Here, plaintiffs accuse defendants predominantly of nonfeasance, alleging defendants failed to monitor and control their son. In a negligence case where the plaintiff alleges a defendant had a duty to control another person's conduct, "special rules come into play." ( Megeff v. Doland (1981) 123 Cal.App.3d 251, 256-257 [ 176 Cal.Rptr. 467] ( Megeff).) "In general, one owes no duty to control the conduct of another person [citations], but the courts have created limited exceptions based on various special relationships between a defendant and . . . the person whose conduct needs to be controlled. . . ." ( Id. at p. 257.) The relationship between parent and child is one such special relationship. ( Wise v. Superior Court (1990) 222 Cal.App.3d 1008, 1013 [ 272 Cal.Rptr. 222].) Another special relationship ensues when a party "`takes charge of a third person whom he knows or should know to be likely to cause bodily harm to others if not controlled. . . .'" ( Megeff, at p. 257; see Hansra v. Superior Court (1992) 7 Cal.App.4th 630, 645 [ 9 Cal.Rptr.2d 216] ( Hansra).)
Plaintiffs obliquely allege that defendants breached "their duty of care so as not to create a risk of harm to third persons," arguably a misfeasance claim. They never specify or argue, however, in what way defendants created a risk, e.g., they do not allege defendants caused the harm by taking William for psychological therapy and psychiatric care.
Plaintiffs argue defendants had a special relationship with William, even though he was an adult, because he "was autistic and lived with his parents in the same way as a minor child," and that defendants had the ability to control him because he lived with them in their home, they "supported him," and they had the ability to monitor him.
Plaintiffs contend defendants voluntarily undertook to monitor William and his medications at least in part for the protection of third parties, relying on section 324A of the Restatement Second of Torts, which states: "One who undertakes . . . to render services lo another which he should recognize as necessary for the protection of a third person or his things, is subject to liability to the third person for physical harm resulting from his failure to exercise reasonable care to protect his undertaking, if [¶] . . . his failure to exercise reasonable care increases the risk of such harm. . . ." Central to liability under this section is the requirement that a defendant should have recognized that his or her services were "necessary for the protection of a third person or his things," i.e., that the harm to the third person or his things was foreseeable. ( Ibid.)
A basic requisite of a duty based on a special relationship is the defendant's ability to control the other person's conduct. ( Megeff, supra, 123 Cal.App.3d at p. 261.) If the relationship "creates no inference of an ability to control, the actual custodial ability must affirmatively appear." ( Ibid., fn. omitted.)
In addition, in special relationship cases, the foreseeability of the harm is critical to the existence of a duty. ( Megeff, supra, 123 Cal.App.3d at p. 261.) When deciding whether a duty of care arose from a special relationship, a court should consider "pertinent factors," including "`foreseeability of harm to the plaintiff, the degree of certainty that the plaintiff suffered injury, the closeness of the connection between the defendant's conduct and the injury suffered, the moral blame attached to the defendant's conduct, the policy of preventing future harm, the extent of the burden to the defendant and consequences to the community of imposing a duty to exercise care with resulting liability for breach, and the availability, cost, and prevalence of insurance for the risk involved.'" ( Davidson v. City of Westminster (1982) 32 Cal.3d 197, 203 [ 185 Cal.Rptr. 252, 649 P.2d 894].) These factors — drawn from Rowland v. Christian (1968) 69 Cal.2d 108, 113 [ 70 Cal.Rptr. 97, 443 P.2d 561] ( Rowland) and previously articulated in Biakanja v. Irving (1958) 49 Cal.2d 647, 650 [ 320 P.2d 16] ( Biakanja) — apply to negligence cases where there is no privity of contract between the plaintiff and the defendant. ( Greenberg, supra, 172 Cal.App.4th at p. 1349.) A court must weigh and balance these Biakanja/Rowland factors ( ibid.), recognizing that the most important among them is the foreseeability of the harm to the plaintiff ( Megeff, 123 Cal.App.3d at p. 256; see also Justice of Parental Accountability, supra, at p. 390, fns. omitted [under Tarasoff, supra, 17 Cal.3d at p. 435, a court could "find that the parent-child relationship supports a duty to control the child or otherwise to act for the benefit of a third party"; however, " Tarasoff arguably turned on the presence of a readily identifiable third party potential victim."]).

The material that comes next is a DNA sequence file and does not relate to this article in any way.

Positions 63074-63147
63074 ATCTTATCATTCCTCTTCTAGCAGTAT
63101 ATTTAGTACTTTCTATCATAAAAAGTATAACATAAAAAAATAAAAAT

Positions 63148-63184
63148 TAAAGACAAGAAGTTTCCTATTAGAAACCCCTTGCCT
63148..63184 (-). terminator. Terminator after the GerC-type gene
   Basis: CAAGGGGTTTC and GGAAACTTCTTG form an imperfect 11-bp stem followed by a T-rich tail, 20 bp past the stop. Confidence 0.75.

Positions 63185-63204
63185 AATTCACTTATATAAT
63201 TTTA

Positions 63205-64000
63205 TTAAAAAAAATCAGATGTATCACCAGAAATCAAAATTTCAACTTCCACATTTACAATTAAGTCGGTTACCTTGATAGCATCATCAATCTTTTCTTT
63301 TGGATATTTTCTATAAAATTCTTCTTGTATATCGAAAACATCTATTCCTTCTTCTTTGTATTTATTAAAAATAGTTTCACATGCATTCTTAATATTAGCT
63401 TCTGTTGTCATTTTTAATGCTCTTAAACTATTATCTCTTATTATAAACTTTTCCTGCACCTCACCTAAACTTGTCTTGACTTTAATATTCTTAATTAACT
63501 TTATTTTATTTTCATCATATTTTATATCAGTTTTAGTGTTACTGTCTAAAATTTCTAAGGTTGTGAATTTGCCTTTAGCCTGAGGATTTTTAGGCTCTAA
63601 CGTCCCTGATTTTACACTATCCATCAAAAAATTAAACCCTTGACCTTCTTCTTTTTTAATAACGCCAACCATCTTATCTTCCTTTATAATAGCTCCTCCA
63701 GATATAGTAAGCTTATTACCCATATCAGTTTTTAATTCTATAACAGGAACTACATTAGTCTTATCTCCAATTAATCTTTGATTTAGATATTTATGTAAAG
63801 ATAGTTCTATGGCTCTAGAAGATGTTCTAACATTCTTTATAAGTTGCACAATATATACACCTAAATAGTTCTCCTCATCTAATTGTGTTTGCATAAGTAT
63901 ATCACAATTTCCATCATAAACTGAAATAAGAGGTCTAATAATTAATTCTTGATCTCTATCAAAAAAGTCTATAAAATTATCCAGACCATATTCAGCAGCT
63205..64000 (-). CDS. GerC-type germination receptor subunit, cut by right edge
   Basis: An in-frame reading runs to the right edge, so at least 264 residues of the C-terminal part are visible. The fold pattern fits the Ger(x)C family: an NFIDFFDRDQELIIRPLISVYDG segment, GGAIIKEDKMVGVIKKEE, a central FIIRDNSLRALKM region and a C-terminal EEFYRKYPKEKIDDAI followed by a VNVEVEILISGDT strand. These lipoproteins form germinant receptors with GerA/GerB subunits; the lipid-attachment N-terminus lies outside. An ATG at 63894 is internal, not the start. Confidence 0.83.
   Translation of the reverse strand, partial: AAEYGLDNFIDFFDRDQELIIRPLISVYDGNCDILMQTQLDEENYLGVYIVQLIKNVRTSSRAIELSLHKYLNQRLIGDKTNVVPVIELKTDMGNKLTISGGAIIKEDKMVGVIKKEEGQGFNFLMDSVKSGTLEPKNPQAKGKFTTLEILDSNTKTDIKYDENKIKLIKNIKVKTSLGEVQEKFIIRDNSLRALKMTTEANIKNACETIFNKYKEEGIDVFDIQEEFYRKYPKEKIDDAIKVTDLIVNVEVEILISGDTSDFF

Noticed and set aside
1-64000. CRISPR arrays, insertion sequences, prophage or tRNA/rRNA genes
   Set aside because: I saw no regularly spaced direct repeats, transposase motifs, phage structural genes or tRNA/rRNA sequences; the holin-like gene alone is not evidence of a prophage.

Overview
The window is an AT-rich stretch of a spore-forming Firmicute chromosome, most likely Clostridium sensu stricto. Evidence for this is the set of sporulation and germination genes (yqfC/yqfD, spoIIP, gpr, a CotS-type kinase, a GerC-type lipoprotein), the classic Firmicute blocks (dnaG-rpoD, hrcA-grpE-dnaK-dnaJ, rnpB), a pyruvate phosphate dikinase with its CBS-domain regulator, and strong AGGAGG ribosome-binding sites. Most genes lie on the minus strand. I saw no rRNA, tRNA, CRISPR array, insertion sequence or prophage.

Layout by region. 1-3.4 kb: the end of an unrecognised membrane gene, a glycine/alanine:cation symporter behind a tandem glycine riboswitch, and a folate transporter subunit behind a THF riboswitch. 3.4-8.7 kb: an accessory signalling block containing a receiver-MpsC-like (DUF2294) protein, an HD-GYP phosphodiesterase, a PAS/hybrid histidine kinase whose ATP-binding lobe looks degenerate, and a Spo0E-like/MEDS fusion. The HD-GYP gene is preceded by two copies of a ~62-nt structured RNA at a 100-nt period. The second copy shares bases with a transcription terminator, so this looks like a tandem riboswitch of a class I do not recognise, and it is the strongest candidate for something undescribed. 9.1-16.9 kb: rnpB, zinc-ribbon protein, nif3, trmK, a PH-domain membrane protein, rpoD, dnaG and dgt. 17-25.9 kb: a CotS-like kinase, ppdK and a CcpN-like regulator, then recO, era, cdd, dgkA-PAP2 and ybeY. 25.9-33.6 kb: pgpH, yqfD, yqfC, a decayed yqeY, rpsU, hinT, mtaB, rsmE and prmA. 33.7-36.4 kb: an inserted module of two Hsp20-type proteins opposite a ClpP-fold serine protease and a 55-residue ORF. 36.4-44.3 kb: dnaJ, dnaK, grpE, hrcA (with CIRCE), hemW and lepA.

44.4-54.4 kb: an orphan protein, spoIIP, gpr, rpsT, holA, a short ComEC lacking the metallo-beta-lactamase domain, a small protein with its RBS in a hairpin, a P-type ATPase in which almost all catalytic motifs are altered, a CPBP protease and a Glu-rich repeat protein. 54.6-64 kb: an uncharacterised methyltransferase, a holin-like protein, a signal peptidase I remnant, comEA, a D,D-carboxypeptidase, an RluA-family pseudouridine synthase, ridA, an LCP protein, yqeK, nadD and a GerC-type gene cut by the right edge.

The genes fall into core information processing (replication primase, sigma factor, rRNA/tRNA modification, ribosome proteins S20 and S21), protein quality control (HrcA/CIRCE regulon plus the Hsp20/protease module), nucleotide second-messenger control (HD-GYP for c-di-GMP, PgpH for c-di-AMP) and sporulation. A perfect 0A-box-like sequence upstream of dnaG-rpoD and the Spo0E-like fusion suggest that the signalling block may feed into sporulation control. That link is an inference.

Rowland, supra, 69 Cal.2d 108 was partially superseded by statute on a different issue as stated in Calvillo-Silva v. Home Grocery (1998) 19 Cal.4th 714, 722 [ 80 Cal.Rptr.2d 506, 968 P.2d 65], disapproved on a different issue in Aguilar v. Atlantic Richfield Co. (2001) 25 Cal.4th 826, 853 [ 107 Cal.Rptr.2d 841, 24 P.3d 493].
Courts have applied the Biakanja/Rowland duty analysis in determining parental liability for adult children and have additionally emphasized the parents' ability to control the child. ( Hansra, supra, 1 Cal.App.4th at pp. 639-640, 645 [plaintiffs did not allege mother "had an ability to control" adult married son who did not live with her]; Todd v. Dow (1993) 19 Cal.App.4th 253, 256, 258-259 [ 23 Cal.Rptr.2d 490] [parents had no ability to control adult married son who did not live with them].)